02 The Critical Eye Of Over 35s

In times of crisis, young people often appear disillusioned and somewhat resigned. And the way in which they are perceived by their elders does nothing to improve this quite negative image. Somewhat surprisingly, this edition of the Cetelem Observatory shows that this is not the case. Millennials are an upbeat generation who display a clear-minded enthusiasm, at a time when optimism is blooming once again.

“The youth of today love luxury, they have bad manners, little regard for authority and no respect for their elders… They don’t even stand up when an elderly person enters the room. They answer back to their parents and chat instead of working”.

This harsh critique could almost have been voiced today by one of the over 35s surveyed for the 2018 L’Observatoire Cetelem de la Consommation. And yet, this statement was made several centuries ago. In fact, it was uttered by a pre-eminent sage, the father of moral philosophy: Socrates.

A highly negative perception

What this survey shows is that over 35s hold a very unfavourable opinion of Millennials, highlighting the traditional and often-mentioned generational gap. Materialistic (40%), egocentric (31%), lazy (28%), impatient (29%), immature (31%)… negative epithets abound, painting a picture of a generation who care little about society, are self-centred and narcissistic, and are most accurately summed up by their fondness for selfies.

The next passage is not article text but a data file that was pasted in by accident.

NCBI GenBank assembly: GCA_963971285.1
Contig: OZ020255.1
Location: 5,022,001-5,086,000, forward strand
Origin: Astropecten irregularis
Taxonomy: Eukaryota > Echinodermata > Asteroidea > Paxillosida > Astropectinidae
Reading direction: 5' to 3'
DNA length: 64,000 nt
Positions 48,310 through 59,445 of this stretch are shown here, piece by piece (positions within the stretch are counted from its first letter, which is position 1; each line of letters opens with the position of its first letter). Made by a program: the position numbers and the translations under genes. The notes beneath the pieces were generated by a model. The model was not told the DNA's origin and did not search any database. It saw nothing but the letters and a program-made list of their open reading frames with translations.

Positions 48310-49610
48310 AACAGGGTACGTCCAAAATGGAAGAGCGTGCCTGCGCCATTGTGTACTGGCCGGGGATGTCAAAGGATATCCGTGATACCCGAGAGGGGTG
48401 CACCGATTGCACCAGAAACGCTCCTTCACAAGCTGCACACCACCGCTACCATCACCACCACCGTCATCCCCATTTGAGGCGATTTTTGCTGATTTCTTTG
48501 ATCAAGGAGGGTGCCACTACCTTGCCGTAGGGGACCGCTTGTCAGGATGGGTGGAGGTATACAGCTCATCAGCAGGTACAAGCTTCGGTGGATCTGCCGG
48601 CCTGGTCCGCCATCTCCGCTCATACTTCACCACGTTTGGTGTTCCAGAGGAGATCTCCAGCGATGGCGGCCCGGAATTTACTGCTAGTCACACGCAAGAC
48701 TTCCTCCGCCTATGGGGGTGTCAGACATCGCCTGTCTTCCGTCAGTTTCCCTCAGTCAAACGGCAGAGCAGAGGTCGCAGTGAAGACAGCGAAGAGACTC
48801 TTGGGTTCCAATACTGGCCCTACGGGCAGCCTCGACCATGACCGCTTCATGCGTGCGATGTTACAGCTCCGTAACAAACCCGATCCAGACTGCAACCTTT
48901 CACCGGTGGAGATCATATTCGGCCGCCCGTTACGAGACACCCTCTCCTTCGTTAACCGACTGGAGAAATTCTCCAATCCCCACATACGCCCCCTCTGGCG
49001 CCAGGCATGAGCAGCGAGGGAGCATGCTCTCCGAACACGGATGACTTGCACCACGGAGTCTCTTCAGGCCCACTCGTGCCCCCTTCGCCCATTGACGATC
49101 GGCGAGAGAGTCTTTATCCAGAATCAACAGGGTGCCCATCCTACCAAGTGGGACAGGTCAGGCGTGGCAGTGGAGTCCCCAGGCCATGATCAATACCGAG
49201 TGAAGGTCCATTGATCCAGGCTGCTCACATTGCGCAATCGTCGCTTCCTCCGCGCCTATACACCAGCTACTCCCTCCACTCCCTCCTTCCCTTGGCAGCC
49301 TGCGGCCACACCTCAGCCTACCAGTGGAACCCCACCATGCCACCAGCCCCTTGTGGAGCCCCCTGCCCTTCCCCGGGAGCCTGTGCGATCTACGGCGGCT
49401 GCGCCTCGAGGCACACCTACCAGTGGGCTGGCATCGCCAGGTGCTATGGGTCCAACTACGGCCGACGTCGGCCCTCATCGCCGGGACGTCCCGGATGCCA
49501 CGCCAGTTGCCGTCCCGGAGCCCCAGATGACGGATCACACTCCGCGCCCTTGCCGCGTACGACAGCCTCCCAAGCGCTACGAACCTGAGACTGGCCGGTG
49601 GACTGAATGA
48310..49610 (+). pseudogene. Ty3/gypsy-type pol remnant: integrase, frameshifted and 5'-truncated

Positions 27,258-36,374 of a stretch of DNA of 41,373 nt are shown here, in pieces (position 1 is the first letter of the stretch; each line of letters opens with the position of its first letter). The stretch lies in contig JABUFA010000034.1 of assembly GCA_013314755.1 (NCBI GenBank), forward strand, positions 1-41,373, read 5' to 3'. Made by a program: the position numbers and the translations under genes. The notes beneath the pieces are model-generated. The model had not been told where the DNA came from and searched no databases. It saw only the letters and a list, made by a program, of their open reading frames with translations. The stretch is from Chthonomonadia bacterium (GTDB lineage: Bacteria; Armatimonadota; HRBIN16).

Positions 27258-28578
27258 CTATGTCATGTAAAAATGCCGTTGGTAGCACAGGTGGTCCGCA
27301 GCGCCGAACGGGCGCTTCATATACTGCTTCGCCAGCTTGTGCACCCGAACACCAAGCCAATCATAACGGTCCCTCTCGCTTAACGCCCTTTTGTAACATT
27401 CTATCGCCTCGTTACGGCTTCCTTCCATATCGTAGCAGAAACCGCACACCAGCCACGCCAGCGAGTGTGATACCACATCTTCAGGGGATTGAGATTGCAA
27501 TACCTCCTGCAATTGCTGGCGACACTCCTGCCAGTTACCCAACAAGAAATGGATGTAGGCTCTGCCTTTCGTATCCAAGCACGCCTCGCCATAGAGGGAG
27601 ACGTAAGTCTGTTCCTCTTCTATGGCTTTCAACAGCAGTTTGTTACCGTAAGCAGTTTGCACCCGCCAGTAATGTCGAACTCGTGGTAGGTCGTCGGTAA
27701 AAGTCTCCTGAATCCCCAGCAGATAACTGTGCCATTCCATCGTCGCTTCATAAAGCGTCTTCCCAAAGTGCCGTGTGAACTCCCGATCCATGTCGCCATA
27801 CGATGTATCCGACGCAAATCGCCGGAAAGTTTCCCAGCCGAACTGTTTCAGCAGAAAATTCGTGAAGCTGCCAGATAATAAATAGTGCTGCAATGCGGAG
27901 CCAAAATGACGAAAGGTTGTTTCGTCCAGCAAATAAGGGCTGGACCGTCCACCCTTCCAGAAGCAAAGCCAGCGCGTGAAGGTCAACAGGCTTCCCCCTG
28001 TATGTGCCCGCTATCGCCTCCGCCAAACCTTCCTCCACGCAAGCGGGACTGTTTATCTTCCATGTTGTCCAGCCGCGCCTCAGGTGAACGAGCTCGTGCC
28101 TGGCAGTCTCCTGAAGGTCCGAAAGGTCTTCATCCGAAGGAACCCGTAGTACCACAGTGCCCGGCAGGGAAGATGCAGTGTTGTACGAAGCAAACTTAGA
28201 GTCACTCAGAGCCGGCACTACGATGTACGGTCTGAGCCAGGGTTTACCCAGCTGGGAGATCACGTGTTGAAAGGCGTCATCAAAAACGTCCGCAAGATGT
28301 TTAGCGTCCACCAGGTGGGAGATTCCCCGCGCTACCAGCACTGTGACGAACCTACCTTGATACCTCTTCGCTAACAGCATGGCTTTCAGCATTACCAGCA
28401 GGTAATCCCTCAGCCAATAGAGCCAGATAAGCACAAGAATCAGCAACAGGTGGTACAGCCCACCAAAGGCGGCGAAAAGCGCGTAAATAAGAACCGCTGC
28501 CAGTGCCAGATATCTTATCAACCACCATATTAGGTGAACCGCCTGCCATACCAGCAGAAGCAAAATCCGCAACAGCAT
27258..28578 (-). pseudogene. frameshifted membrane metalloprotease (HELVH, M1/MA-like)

Faint praise

In Europe, the Hungarians, Slovaks, Romanians and Bulgarians are the most critical, while the French, Belgians, Germans and Brits are the most sympathetic. It is almost as though a country’s level of economic development had a direct impact on perceptions. As though the new generation of Eastern Europeans were unreasonably susceptible, in the eyes of their elders, to the sirens of consumerism.

In total, 88% of the terms used by over 35s to describe Millennials are negative and only 57% are positive. A tiny proportion feel that they are creative (15%), ambitious (15%) and enterprising (13%). The highest praise comes from Norway, while the Hungarians are the most reluctant to see Millennials in a positive light.